“The current management appears to be working well within the river section we studied. We’re not proposing to change anything over the next few years,” Peterson said.

If you want to experience the Snake River’s smallmouth fishery, late spring and summer provide some fun and exciting fishing — and don’t worry, there are big fish out there, and plenty of them.

Riding a wave: Youth mountain bike teams doubling in size

When youth mountain bike teams started up in Eastern Idaho in 2014, you could fit all the participants in a few cars.

Now, as the teams are in the process of signing up new recruits, the original team of 16 youths has grown to three teams and has nearly doubled in numbers each year.

“High school, middle school mountain biking is the fastest growing sport in the United States at the moment,” said Brian Olson, the head coach for the Thunder Ridge Composite team. “We’ve had a team here since 2014, it started out with 16 kids. Last year, we made it up to 65 kids on the team. But now we’re at the point where it’s really starting to take off.”

The original team has split into three: The Rigby Composite team, Thunder Ridge Composite team and the Idaho Falls Composite team. The teams include high school and middle school age students and, in the case of Thunder Ridge and Idaho Falls, they are school-district-wide. Between all the teams, coaches expect to well exceed 65 youths as they continue to sign up more students.

“The response has just been phenomenal from the students as well as the adults that are participating and helping out,” said Matt Klinger, head coach of the Rigby team. “We have not finalized our numbers for this year. We’re still signing everybody up. We anticipate this year in Rigby we will probably have 30 to possibly 40 riders. Every year we’re a little surprised. If we follow the trend of doubling then that’s about where we’ll land.”

What is the attraction?

A lot of it has to do with how the program is put together. The program is organized through the National Interscholastic Cycling Association. It is not a team sport organized within the schools. The association’s motto is “we build strong minds, bodies, character, and communities through cycling.”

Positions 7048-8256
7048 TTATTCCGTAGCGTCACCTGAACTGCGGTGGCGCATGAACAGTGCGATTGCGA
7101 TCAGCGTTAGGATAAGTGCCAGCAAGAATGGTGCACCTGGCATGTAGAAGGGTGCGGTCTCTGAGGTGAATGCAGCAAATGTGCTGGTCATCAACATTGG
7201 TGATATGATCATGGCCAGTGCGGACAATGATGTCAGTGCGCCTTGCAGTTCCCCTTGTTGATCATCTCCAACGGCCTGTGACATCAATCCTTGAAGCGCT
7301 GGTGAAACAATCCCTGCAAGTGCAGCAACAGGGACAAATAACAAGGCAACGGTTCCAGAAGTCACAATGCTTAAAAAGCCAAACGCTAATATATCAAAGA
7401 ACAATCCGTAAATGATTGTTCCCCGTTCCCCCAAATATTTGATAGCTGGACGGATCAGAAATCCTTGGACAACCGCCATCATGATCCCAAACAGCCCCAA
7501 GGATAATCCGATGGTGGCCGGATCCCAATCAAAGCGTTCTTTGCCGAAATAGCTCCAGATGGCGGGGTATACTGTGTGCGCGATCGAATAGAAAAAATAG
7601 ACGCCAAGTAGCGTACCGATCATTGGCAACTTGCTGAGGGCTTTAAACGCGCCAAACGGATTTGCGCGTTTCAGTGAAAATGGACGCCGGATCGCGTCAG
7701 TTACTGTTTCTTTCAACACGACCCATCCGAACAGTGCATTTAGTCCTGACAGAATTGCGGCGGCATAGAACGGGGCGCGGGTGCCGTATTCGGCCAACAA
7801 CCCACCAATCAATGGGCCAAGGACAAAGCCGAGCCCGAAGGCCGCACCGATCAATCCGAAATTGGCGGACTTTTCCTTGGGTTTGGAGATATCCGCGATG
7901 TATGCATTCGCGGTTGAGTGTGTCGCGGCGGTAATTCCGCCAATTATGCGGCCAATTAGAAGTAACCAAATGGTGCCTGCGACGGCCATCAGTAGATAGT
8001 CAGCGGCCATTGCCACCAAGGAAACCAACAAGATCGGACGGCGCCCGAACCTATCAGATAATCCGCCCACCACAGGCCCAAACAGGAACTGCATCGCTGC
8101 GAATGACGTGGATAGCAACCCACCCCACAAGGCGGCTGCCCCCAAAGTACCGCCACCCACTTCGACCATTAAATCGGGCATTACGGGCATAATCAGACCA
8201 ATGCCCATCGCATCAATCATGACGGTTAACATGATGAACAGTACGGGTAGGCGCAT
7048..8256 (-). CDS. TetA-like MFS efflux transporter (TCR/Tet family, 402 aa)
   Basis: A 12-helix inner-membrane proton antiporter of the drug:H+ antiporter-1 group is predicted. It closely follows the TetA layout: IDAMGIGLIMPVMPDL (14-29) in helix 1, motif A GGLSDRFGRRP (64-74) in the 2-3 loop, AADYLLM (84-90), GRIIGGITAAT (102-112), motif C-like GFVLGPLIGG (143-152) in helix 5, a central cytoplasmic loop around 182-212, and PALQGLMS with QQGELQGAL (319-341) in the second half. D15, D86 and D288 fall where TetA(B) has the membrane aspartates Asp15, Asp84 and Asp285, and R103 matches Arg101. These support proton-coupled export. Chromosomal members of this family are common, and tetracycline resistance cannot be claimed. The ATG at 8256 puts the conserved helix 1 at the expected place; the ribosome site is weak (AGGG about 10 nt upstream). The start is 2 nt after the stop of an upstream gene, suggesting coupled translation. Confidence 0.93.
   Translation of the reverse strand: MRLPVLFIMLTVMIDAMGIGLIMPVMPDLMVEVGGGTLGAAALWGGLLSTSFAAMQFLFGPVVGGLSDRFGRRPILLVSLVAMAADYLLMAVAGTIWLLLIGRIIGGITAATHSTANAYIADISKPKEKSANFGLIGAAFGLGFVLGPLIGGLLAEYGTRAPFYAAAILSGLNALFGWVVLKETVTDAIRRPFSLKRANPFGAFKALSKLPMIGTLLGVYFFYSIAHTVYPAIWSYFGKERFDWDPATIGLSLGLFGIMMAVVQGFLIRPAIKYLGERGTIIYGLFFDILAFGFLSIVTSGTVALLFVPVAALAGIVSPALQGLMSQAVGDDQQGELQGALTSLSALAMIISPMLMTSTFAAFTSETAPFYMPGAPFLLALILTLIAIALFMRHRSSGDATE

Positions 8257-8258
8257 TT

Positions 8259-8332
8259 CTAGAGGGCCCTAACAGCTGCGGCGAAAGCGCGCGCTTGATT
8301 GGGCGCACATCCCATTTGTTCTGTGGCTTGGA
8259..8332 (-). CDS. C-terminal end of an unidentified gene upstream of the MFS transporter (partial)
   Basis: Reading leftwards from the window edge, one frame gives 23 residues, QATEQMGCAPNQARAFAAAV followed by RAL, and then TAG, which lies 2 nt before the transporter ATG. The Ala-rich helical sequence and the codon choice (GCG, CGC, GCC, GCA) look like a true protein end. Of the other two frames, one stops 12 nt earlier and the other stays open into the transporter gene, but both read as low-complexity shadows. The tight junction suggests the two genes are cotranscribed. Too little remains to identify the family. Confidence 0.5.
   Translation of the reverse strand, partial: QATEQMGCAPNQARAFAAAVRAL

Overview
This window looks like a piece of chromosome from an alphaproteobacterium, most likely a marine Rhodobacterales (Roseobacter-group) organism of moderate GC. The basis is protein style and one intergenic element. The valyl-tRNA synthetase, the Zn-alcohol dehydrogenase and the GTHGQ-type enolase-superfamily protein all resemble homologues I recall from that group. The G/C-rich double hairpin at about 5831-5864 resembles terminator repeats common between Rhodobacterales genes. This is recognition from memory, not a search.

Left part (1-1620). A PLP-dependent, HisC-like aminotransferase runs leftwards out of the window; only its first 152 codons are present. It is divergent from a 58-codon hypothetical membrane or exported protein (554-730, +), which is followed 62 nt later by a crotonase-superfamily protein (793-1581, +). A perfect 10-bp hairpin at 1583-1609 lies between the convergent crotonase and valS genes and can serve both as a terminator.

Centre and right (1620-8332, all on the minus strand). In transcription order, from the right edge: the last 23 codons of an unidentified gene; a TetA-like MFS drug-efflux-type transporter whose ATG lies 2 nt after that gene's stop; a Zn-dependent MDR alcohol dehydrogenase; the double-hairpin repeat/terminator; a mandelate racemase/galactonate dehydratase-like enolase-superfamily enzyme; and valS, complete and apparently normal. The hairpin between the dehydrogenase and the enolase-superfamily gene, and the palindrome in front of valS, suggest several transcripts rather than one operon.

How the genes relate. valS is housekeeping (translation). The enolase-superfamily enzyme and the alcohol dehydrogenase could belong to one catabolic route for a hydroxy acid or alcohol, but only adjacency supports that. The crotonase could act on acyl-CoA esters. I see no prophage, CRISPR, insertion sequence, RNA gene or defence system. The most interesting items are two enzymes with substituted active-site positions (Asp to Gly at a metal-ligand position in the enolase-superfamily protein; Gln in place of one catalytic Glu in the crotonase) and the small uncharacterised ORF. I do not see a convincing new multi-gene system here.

The program takes a three-pronged approach, offering races, adventure rides and girls-only rides. Team members can participate in all, one or none of the races or just the adventure rides. Teams in Eastern Idaho practice at Freeman Park, the Kelly Canyon area, Teton Valley and Pocatello. Races are held in Boise, McCall, Twin Falls, Sun Valley and Grand Targhee Resort.

“It’s really fun to do because you get to ride up in the mountains,” said Ashlyn Stucki, 13, a Rigby Middle School student on the Rigby team. “I really don’t like doing track and football and stuff what the schools provide. I like doing this. You aren’t practicing at school and not many people are doing it compared to what other sports are doing. I think it’s really fun, and I like it a lot more than doing softball.”

Coaches mention the inclusiveness of the mountain bike team as a major attraction. Students neither try out nor sit on a bench.

“It’s a sport that you don’t have to be good or bad, you just have to know how to ride a bike,” said Erik Peterson, the Idaho Falls composite coach. “Not every kid is in it for the competition, some are just in it to ride bikes and learn how to ride a mountain bike.”

For those who do give racing a try, the atmosphere is supportive and encouraging.